Video, Perception and Urban life

What is the impact of video art in public space in the shaping of our visual cultures? Does the consumption of moving image in public spaces contribute to shape collective identities? Or is it just an alternative stage that helps maximising audiences? To what extend are these questions taken into account on the production processes? This meeting aims to reflect on the context in which video art is displayed and its consequences in its reception. Here the question of video art production is addressed from its perception, exploring the idea of collective subjectivities.

Visual space perception is a psychological cognitive process consisting in mental copying objects and events of the outer world in relation to the processes which take place in human body. The process of perception was a subject of interest for researchers in a variety of fields: psychology (Gibson, 1950; Tomaszewski, 1986; Bańka, 1999), especially behavioural and environmental psychology represented by H.M. Proshansky, T. O’Hanlon, W.H. Ittelson, L.G. Rivlin. (1977) and others, who analysed the use of behavioural maps; anthropology and sociology (Hall, 1966; Sommer, 1967; Lawson, 2001) as well as geography (Wood, 1992), urban environment research and town planning, developed by K. Lynch (1960), O. Simonds (1961), G. Cullen (1961), D. Appeleyard & J.R. Meyer (1964), Ch. Alexander (1977), A. Rapoport (1977), N.L. Prak (1977), Y.F. Tuan (1977), Ch. Norberg-Schulz (1971) and many others. Some of the fields of research interest were also the visual perception of art (Arnheim, 1954; Miles et al. 1989) and media in urban space (McLuhan, 1964; McCullough, 2004). The Gestalt theory[1] – has given rise to the holistic perception of the space concept which consists in perceiving visual components as organized patterns or wholes, instead of many different parts.

Mental identification is the link between space perception and constructing spatial knowledge. The main achievement has been the discovery of the cognitive scheme which controls the processes of perception, recognition and memorisation of physical space. As a result of these processes, a human mind creates an image of the space called a cognitive map, making it possible to transform and interpret the data. The selection and interpretation of the perceived information is performed by cultural and personal filters (Rapoport, 1977) and referred to established cultural patterns (Alexander et al, 1977).

Along with examining the perception processes, scientists analysed a spatial code of the city and urban structure organisation which determine orientation and identification of the space. Many of Polish urban and landscape planners, such as J. Bogdanowski, W. Czarnecki or K. Wejchert conducted research on urban space perception as well as townscape and landscape composition, however, their achievements went unnoticed due to the Iron Curtain. Already in 1950s Władysław Czarnecki analysed the factors influencing landscape composition, which were also seen from the point of an observer in motion e.g. optical illusion, colour, foreground and background, dominants, rhythm, contrast, frames of vantage points, leading lines, dividing and closing surfaces, nodal points, solids, etc. His observations seem to be similar to later Lynch’s conclusions (Böhm, 2004, pp. 41).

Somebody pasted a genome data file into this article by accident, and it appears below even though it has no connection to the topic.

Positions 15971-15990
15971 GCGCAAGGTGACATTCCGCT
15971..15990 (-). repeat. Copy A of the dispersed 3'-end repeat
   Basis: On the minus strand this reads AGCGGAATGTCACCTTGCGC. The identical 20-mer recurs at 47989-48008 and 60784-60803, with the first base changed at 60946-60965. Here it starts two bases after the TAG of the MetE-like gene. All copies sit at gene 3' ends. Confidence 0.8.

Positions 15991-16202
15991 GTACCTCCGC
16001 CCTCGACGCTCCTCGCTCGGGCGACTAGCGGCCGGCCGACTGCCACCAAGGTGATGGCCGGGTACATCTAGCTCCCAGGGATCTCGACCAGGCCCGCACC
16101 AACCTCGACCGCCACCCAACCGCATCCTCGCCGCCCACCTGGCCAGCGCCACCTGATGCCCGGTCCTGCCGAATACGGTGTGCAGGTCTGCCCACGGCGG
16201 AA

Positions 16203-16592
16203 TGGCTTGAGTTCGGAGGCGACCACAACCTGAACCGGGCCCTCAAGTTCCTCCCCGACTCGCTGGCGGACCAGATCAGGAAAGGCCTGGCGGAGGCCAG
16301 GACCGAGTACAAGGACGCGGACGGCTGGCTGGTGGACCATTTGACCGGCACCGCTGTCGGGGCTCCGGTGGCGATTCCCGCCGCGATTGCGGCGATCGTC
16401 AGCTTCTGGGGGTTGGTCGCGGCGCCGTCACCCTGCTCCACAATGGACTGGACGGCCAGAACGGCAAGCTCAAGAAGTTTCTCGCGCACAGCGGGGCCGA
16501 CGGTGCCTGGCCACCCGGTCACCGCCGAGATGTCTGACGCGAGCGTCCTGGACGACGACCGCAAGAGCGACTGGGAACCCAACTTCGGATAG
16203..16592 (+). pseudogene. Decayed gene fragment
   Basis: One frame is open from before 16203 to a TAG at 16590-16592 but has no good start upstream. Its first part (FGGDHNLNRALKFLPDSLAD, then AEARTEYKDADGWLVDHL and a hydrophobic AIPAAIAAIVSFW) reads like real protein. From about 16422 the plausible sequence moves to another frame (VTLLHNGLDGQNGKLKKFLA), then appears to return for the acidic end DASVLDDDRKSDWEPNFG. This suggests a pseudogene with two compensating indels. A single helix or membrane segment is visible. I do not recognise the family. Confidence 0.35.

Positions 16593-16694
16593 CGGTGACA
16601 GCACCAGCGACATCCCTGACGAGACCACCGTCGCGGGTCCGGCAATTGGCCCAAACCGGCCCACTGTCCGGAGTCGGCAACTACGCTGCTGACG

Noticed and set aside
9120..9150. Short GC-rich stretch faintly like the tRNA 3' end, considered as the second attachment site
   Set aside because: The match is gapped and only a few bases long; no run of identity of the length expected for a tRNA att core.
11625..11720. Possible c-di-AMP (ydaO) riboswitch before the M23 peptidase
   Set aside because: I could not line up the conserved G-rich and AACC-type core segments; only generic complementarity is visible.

Kevin Lynch in his famous book The Image of the City, published in 1960, introduced the mental map term into town planning as a method of spatial code notation and recognition. Lynch proves that users perceive and organize spatial information in consistent and predictable ways, creating their own mental maps with five elements: paths; edges, districts, nodes and landmarks. The five elements determining urban space organisation, have made an important contribution to the development of theories and methods of composing elements of urban structure in the way which is compatible with human psyche needs. The elements also appear in works by numerous European researchers e.g. M. Trieb[1] – (1970), J. Castex & P. Pannerai[1] – (1971), K. Wejchert[1] – (1984) among others.Paths and landmarks seem to be especially useful in the ‘wayfinding [1] – for they serve as important direction lines and reference points in navigation through the city. Series of views, perceived by an observer in motion, create a chain of mental images. Cullen’s notations of ‘serial visions’ and McLuhan’s ‘sequences of the visual space’ led to the conclusion that perception is a dynamic process. This idea has been developed in The View from the Road by D. Appeleyard, K. Lynch & J.R. Meyer (1964), who observed that the speed of receiving visual stimuli by an observer has a crucial influence on urban space perception and recognition[1] –. K. Wejchert (1984) introduced a record of visual sequences in the form of a graph of the recipient’s emotions, so called “curve of impressions”.

In 1970s Michael Trieb proposed a symbolic code of sequential notation of urban plan including privileged location in space, closure, limitation of motion, spatial domination, narrowing as well as context continuation. He also emphasised the role of art and “street furniture” in spatial arrangement of public spaces. Trieb’s sequential notation was developed in 1998 by E. Cichy-Pazder, who suggested an enriched typology of determiners of perceptive identification (nodes, axis, partitions and dominant signs).